On November 14, 1964 he married Vera Zabala at San Fernando Church in Carolina. The couple had three children: Roberto, Jr., born in 1965, Luis Roberto, born in 1966, and Roberto Enrique, born in 1969.
Clemente's professional baseball career began when Pedrín Zorilla offered Clemente, 18, a contract which he signed on October 9, 1952, with the Cangrejeros de Santurce, a winter league team and franchise of the LBBPR. He was a bench player during his first season but was promoted to the Santurce Cangrejeros ("Crabbers") starting lineup the following season. During this season he hit .288 as the Crabbers leadoff hitter. While Clemente was playing in the LBBPR, the Brooklyn Dodgers offered him a contract with the team's Triple-A subsidiary.
Clemente moved to Montreal to play with the Montreal Royals after signing with the Dodgers on February 19, 1954. The climate and language differences affected him early on, but he received the assistance of his teammate Joe Black, who was able to speak Spanish. Clyde Sukeforth, a scout for the Pittsburgh Pirates, noticed that Clemente was being used as a bench player for the Royals and discussed the possibility of drafting Clemente to the Pittsburgh Pirates with the team's manager, Branch Rickey. Clemente hit .257 in 87 games that summer. The Pirates selected Clemente as the first selection of the rookie draft that took place on November 22, 1954.
Clemente debuted with the Pittsburgh Pirates on April 17, 1955, in the first game of a double header against the Brooklyn Dodgers. At the beginning of his time with the Pirates, he experienced frustration because of racial tension with the local media and some teammates. Clemente responded to this by stating, "I don't believe in color." He noted that, during his upbringing, he was taught to never discriminate against someone based on ethnicity.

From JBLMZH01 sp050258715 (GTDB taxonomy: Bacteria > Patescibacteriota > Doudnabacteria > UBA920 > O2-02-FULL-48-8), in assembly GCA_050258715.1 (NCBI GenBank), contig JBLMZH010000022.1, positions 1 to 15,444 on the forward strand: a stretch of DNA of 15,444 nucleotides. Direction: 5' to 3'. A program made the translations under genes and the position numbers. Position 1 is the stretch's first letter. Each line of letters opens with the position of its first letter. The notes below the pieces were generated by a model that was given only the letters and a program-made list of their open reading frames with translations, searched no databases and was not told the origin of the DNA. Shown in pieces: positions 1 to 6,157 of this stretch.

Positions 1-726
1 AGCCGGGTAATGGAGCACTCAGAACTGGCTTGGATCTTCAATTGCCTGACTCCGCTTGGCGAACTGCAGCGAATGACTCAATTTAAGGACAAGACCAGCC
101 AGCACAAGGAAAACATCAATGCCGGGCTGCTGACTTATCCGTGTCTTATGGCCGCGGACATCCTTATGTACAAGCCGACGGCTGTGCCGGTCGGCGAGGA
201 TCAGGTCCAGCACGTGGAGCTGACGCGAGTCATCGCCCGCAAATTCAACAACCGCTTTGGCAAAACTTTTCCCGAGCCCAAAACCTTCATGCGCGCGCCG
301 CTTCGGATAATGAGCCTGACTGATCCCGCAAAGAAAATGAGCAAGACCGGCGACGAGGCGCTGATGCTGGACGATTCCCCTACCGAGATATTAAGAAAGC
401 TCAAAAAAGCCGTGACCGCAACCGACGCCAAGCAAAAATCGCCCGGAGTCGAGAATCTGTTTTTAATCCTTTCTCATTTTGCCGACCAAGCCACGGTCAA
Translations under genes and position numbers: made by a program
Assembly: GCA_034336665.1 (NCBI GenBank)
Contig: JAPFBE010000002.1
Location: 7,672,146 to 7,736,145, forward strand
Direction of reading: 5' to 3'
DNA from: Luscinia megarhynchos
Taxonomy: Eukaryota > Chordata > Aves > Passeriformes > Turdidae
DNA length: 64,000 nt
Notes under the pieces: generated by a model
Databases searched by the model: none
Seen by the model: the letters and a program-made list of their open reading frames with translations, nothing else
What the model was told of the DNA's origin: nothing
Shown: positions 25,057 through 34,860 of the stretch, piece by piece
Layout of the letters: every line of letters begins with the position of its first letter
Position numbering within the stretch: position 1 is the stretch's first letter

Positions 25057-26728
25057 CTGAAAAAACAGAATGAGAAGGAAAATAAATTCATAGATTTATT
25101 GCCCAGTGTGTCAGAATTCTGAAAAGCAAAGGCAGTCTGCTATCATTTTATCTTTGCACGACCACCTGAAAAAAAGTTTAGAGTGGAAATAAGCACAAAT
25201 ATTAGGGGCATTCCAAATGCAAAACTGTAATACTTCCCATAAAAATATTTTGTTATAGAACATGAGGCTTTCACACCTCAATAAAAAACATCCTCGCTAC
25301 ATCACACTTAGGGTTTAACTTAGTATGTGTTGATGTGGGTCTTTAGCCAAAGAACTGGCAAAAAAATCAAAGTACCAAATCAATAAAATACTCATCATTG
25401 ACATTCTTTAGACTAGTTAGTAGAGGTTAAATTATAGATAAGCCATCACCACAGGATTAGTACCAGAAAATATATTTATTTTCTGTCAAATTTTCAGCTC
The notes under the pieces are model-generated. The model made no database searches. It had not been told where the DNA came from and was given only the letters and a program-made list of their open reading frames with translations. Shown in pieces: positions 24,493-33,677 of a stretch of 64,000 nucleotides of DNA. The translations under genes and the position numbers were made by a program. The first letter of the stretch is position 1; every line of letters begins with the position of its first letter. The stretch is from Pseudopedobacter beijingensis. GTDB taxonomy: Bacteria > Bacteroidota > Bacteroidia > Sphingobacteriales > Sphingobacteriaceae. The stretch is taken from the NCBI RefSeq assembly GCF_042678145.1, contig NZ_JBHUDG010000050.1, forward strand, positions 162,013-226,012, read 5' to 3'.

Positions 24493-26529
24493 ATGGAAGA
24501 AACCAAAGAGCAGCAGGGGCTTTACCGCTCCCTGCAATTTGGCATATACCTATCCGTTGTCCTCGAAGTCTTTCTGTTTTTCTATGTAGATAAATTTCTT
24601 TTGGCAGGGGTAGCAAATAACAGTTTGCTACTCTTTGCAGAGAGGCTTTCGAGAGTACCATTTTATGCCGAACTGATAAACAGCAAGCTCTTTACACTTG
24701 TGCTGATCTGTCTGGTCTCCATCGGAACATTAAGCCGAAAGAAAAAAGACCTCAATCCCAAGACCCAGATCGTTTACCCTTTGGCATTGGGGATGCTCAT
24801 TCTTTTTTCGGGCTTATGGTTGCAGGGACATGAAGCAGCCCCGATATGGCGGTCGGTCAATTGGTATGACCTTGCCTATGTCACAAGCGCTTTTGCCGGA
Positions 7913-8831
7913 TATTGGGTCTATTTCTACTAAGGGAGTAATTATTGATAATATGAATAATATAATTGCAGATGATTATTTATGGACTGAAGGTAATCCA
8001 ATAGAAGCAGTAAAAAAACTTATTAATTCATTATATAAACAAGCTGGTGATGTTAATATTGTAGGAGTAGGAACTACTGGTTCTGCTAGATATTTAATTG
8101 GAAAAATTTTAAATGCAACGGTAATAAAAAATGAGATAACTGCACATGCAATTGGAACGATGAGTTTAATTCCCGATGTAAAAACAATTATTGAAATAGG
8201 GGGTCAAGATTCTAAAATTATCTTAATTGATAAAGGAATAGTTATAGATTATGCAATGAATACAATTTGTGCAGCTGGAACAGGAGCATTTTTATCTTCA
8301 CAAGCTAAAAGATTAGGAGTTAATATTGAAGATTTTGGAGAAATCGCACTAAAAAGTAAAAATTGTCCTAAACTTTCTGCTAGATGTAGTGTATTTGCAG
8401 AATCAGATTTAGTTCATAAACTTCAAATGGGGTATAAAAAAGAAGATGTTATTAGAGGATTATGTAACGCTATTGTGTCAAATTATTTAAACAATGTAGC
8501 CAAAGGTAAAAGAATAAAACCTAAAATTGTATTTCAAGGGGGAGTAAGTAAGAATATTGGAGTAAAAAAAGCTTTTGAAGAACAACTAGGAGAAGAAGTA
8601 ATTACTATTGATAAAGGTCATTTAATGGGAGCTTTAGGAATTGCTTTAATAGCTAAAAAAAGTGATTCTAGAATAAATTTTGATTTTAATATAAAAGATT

Clemente was at a double disadvantage, as he was a Latin American and Caribbean player who knew very little English, and was Black, being of African descent. The year before, the Pirates had become the fifth team in the National League and ninth in the majors to break the baseball color line when they hired Curt Roberts who debuted with the team. This was seven years after Jackie Robinson broke baseball's color line with the Dodgers. Upon arriving in Pittsburgh, Roberts befriended Clemente and helped him adjust to life in the majors, as well as to get used to life in Pittsburgh.
During the middle of the season, Clemente was involved in a car accident due to a drunk driver; this caused him to miss several games with an injury in his lower back. He finished his rookie season with an average of .255, despite confronting trouble hitting certain types of pitches. His defensive skills were highlighted during this season.